TRHH: I feel like I read once that social media and the addiction to smartphones comes from a feeling of gratification. The likes, retweets, and comments give people an esteem boost.
Mr. Echoes: Sure, I can definitely see that. Again, I think we’re all guilty of it. When putting out a project I want people to like what I’m doing. I want them to be engaged into what I’m doing. Sometimes I have to check myself, too. When putting this project out I had to check myself like, “I can’t check my phone all the time! It’s controlling me!” That’s the point I’m getting at. You think these things need to control you and it’s gratifying, but it really doesn’t. I have to tell myself to chill, put my phone down and go do something else like play a video game, or work on music — something else that preoccupies my time.
I see producers do that. They work on beats while they’re looking at their phones. I don’t get it. Again, that was something that I wanted to bring to the table, which is really the theme of this whole project. If you look at the artwork it deals a lot with that — an individual and his spouse is pulling him away from computer technology. The image is of a woman, and that might be his needful thing. It could be pornography. It’s not relegated to one subject. It could be a bunch of different subjects. It could be sex addiction, porn addiction, internet addiction. The whole project deals with addiction.
TRHH: How was doing Needful Things different from doing a project as The Opus?
Mr. Echoes: It’s interesting because everything is relying upon myself musically. I don’t have to negotiate with my partner and say, “What do you think of this? What do you think of that?” I was used to that. I guess that’s the one thing that was really different for me. It was my decision. “Oh, that sounds good to me. Let me stick with that.” Or “These drums sound great, let me stick to those.” I didn’t have to answer to anyone. I guess it’s the pro and the con of it. The pro is, I didn’t have to answer to anyone, but the con is wondering what someone would think of this, because it’s all in my head. It’s my creation. I can’t look to the left and look at Aaron and say, “What do you think of this beat?” I look to the left and there’s no one there. I look to the right and there’s no one there. So, I have to look in the center within myself and say, “Do I really, really feel this enough to actually put it out? To me that’s the difference.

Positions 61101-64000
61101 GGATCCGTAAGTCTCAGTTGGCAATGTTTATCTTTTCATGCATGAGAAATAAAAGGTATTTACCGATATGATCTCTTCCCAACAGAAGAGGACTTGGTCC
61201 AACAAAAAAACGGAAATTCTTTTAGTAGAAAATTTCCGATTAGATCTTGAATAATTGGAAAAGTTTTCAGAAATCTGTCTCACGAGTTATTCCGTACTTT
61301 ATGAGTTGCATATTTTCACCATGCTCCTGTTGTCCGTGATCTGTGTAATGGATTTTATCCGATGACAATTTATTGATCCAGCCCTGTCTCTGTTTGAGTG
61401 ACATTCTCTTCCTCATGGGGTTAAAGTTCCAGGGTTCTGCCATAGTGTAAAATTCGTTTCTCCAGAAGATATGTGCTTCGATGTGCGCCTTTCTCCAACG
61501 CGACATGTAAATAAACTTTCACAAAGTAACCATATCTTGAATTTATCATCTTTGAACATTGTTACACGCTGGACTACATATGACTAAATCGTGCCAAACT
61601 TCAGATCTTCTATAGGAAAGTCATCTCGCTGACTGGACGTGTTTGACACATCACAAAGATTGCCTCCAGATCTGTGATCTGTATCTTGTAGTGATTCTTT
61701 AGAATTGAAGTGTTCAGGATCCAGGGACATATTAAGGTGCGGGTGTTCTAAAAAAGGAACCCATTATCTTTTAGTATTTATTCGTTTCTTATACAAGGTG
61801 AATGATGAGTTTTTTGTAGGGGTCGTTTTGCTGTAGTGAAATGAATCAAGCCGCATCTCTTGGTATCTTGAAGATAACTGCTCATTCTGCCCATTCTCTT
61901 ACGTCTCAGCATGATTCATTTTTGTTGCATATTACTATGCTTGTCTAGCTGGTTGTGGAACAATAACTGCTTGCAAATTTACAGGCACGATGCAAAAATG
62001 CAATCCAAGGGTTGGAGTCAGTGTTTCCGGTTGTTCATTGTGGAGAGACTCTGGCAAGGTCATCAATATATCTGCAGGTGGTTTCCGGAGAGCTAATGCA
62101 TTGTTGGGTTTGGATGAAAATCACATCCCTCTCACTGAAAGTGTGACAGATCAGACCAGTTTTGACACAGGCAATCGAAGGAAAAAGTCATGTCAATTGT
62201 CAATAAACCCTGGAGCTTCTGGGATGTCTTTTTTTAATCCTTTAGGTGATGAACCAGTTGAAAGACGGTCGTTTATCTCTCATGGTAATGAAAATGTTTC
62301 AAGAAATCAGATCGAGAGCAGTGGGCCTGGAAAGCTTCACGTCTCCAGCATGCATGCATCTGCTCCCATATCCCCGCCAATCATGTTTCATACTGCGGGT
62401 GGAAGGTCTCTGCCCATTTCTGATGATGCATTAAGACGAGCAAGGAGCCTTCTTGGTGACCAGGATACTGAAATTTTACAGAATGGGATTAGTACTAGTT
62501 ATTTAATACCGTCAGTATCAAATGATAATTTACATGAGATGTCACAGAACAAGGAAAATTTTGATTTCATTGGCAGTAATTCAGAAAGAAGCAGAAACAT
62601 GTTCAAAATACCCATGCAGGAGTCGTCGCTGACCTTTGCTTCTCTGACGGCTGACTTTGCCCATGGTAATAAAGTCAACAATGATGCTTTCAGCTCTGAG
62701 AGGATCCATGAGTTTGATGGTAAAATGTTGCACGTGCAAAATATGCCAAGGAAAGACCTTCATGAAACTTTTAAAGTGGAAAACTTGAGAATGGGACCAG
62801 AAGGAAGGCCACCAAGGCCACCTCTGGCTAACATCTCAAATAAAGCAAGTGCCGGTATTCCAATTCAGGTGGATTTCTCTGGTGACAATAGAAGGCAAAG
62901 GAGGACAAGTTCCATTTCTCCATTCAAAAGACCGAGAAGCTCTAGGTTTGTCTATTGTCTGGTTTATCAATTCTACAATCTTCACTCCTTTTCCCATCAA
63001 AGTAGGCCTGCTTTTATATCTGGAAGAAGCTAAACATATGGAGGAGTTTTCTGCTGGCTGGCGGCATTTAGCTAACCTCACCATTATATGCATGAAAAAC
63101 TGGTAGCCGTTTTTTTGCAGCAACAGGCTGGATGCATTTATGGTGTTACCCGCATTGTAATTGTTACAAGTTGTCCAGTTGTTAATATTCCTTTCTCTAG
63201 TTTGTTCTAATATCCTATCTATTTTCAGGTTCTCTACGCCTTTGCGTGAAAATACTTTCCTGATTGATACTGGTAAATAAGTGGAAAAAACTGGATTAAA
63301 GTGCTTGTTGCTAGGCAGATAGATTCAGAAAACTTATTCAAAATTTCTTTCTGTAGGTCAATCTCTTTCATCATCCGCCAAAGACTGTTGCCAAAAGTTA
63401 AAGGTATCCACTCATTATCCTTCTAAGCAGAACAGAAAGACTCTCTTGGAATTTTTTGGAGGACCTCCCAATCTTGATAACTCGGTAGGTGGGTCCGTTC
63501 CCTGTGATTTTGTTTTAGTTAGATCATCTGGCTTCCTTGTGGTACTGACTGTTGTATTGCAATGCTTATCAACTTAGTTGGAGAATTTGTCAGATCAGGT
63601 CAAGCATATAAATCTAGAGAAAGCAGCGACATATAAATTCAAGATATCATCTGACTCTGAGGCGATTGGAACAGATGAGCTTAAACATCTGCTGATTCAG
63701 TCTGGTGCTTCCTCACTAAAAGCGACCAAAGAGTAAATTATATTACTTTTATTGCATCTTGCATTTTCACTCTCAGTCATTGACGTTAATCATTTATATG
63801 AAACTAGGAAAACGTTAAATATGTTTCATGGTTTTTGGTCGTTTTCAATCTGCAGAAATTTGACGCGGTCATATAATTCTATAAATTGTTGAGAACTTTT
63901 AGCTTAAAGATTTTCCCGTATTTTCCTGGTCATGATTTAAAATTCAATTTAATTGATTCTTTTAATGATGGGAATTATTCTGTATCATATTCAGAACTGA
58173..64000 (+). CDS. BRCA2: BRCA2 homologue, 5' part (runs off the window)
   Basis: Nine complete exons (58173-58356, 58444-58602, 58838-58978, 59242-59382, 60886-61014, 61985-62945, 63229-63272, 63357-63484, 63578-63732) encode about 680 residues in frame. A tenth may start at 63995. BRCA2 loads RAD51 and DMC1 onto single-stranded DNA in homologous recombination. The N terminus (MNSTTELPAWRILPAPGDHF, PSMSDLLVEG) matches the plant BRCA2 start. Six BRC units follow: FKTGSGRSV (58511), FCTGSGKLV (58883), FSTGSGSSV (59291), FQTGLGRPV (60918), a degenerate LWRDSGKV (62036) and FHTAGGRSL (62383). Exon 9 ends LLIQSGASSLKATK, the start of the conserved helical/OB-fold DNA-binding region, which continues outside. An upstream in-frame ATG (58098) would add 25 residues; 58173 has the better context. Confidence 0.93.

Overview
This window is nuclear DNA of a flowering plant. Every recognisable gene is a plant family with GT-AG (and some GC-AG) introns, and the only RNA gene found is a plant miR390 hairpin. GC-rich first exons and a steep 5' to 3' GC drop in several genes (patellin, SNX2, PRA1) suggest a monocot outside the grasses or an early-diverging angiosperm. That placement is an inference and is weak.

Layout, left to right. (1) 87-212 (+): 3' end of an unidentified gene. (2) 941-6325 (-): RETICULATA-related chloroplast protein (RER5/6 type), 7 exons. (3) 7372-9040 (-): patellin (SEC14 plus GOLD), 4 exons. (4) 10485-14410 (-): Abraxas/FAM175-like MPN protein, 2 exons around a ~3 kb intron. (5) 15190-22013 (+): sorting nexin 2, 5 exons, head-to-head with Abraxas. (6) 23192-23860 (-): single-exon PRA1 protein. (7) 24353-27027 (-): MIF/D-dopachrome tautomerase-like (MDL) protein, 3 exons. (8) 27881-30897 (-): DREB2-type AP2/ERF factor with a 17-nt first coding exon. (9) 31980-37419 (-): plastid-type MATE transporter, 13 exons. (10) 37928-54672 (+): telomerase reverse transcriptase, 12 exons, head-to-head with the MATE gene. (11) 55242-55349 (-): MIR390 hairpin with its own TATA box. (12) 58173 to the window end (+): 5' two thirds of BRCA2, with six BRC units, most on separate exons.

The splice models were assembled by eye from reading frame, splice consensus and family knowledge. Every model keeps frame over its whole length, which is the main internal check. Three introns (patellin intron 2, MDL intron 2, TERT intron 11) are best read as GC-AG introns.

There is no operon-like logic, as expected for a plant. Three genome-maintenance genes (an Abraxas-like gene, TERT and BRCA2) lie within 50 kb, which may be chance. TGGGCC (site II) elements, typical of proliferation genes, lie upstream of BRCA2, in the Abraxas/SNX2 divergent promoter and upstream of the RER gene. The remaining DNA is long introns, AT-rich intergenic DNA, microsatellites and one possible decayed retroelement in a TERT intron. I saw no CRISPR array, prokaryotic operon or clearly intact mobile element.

TRHH: Paul’s Song is a track on the album that stands out to me because of the piano playing. How did that song come together?
Mr. Echoes: So, the concept was just the drums. I had an underlying piano on it just to kind of guide the drums a little bit. I had a friend, Grav, who is on there. Gravity put out his debut project that was produced by Kanye West back in the day. He came to the studio one day and just started beat boxing. If you hear the beat box on there, that’s Grav. I loved the way it sounded and I just kind of incorporated that under it. It just came to me like, “I think I should have a piano player on this.” I wanted the piano to follow the rhythm of the other synths that are on there. At first, I wanted it as a layer to have him follow the synths, but then he came over and another friend of mine who was at the studio and produces as well was guiding the piano player on different chords and rhythms that he should hit that I didn’t even think of.
The piano player just started playing all these different styles. If you listen to the piano it sounds a little jazzy and bluesy. We put all those different parts together in the song. At first he just played straight through. He didn’t chop it up into different bits. After he played straight through we took segments of his playing and put them into different spots of the song that I thought felt great in different times of the song. Some stuff he did in the end I actually chopped some of it and put it in the middle and at the beginning. It all came together great the way that he actually did it, being able to get into the feeling of the song, which I thought he did a great job of.
TRHH: Your sound has always been different from whatever else is going on in Hip-Hop. Are new artists accepting of the challenge to rap over your production?